There is a familiar conversation that has been happening with friends and family that goes something like this: “Yeah, we’re in Catalonia, but we’ve got a plan in case things go downhill.” “I thought you were in Spain.” “Yes, we’re in Spain, and in we’re in the breakaway region of Catalonia that had the independence referendum.” “You’re in Catalonia?” “Yes.” “Holy ****! You need to get out of there!”
Fortunately for us, we are in a rather rural, mountainous area, only 8 miles from France. As is true in most places of the world, civil unrest and its ill effects tends to concentrate in populated areas. We have made a contingency plan, stocking some extra cash, food, water, diesel, and supplies, have confirmed that our cell phones can roam to French towers from the house, and decided to wait it out, as nobody really knows what will happen. While Iberian culture can tend to drama and overreaction, they also use inertia and laziness as a tool of achievement. It could go either way at any time.
As the referendum approached, I decided that I would go flying on that day. If history was being made, there was a chance to be in the air and take some photographs of Catalonia while it was happening, though my expectations were not high of a new republic forming, given the cat and mouse game that preceded October 1. On that Sunday morning, I drove over to the airport, and noticed a few things: it was eerily silent, and then I saw two staff members glued to the television, watching the Spanish police use rather heavy handed methods against people waiting in line to vote. There was a palpable shock, sadness, and tension in the room that reverberated around the region that day.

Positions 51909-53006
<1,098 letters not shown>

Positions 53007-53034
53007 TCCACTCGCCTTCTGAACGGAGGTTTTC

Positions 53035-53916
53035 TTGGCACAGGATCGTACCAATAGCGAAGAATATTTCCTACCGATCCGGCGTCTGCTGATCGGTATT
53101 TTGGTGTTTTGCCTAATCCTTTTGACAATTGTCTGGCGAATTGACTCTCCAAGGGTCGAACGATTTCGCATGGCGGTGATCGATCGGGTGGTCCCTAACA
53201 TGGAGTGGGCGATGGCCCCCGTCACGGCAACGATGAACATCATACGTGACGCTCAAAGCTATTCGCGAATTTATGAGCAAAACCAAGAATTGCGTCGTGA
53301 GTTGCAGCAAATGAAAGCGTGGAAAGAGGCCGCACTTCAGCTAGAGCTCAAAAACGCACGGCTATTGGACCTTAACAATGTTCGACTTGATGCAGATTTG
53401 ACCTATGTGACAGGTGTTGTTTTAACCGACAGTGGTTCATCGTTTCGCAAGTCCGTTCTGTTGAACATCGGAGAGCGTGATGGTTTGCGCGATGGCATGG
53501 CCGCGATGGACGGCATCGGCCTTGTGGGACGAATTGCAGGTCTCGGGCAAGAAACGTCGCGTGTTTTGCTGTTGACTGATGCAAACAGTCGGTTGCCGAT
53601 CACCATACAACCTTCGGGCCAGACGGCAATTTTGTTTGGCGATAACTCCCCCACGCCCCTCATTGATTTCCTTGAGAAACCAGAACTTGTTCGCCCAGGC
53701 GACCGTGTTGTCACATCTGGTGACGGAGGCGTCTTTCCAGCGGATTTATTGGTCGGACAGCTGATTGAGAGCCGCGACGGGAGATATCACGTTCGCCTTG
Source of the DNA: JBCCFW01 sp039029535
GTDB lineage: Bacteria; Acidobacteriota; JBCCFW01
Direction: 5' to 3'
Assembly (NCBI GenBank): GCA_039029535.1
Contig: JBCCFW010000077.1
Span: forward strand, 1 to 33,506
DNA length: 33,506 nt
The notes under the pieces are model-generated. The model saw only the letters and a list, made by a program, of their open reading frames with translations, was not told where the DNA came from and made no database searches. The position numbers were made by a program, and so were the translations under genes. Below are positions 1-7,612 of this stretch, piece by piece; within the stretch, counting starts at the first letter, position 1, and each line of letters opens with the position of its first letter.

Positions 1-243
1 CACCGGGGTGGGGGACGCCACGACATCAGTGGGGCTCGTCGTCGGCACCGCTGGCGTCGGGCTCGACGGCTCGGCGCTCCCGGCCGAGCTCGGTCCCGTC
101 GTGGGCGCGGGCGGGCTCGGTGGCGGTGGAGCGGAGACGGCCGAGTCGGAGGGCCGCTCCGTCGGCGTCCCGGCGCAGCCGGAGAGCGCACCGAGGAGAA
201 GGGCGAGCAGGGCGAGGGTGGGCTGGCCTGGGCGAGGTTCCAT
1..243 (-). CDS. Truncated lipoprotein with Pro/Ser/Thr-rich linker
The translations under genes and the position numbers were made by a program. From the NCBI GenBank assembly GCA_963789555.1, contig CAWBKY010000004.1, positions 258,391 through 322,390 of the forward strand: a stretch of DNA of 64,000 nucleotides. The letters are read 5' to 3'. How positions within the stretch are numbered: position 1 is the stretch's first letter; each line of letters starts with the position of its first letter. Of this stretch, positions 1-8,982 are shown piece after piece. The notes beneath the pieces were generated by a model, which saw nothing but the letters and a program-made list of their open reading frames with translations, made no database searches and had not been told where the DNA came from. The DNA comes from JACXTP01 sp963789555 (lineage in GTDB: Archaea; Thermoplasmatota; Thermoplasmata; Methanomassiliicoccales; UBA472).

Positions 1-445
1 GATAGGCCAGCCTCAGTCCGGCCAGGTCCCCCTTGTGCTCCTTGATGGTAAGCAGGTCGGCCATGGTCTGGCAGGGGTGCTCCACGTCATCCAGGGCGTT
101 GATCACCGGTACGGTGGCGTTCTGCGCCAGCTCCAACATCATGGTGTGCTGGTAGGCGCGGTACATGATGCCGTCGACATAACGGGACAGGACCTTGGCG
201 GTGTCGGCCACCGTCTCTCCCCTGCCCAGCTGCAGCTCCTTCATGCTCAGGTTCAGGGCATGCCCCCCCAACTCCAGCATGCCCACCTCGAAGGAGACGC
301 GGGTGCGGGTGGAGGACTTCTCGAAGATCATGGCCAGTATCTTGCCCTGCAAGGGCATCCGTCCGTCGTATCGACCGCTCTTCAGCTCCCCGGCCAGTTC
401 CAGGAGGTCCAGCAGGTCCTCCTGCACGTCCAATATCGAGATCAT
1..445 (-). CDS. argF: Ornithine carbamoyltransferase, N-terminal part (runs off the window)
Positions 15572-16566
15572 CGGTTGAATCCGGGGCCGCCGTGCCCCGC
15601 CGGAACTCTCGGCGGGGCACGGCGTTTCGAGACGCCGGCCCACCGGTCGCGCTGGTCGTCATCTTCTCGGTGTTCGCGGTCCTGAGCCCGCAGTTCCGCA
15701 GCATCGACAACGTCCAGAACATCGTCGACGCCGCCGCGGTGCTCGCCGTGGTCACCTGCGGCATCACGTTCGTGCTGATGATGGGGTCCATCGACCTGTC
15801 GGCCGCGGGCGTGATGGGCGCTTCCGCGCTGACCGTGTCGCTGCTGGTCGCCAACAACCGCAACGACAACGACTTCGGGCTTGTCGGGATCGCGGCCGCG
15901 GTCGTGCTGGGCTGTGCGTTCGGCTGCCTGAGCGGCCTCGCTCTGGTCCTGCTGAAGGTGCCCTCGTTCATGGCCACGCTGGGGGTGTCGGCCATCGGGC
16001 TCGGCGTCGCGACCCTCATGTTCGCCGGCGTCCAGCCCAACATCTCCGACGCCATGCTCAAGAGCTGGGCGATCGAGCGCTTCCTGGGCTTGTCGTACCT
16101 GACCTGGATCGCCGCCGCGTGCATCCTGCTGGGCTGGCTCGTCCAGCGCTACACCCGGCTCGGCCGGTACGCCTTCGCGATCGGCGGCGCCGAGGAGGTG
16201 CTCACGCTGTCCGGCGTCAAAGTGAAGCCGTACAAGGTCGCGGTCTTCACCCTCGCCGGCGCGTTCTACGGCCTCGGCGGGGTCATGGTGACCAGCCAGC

I still went flying, even though things appeared to be going downhill. Airspace was only closed over Barcelona (not that there was much of a systemic way to find out, other than watching the news), and nobody said I couldn’t go up. If a revolution was unfolding, why not go flying? These situations do not come frequently in life.
As the tension heated up, it was evident the “resolution,” if there was going to be one, would not be overnight. If history is being made, it is over the course of some days, and like everything else on the Iberian Peninsula, things are not finite, orderly, or predictable. Thus, I decided to keep flying daily during the “revolution” (if that is what it is), simply because I can, and to sort of make personal sense out of the upheaval going on around me. On one hand, culture here is quicker to take to the streets in protest, while on the other, people do not think it is as big of a deal as it is in America.
The flights continued daily as the vote was finalized, while the Catalan general strike took place and exits of La Cerdanya were blocked by protests, on the day of the King’s first speech since the terror attacks of 2004 and coup attempt in 1981, the day of the President of Catalonia’s speech in response, the day Catalan Parliament was called to convene in the future to discuss independence, the day the Spanish Constitutional Court suspended the session, and now while we wait for the President of Catalonia’s speech at 6PM Central European Time on Tuesday. Will he declare independence, or step back from the brink? Time will tell.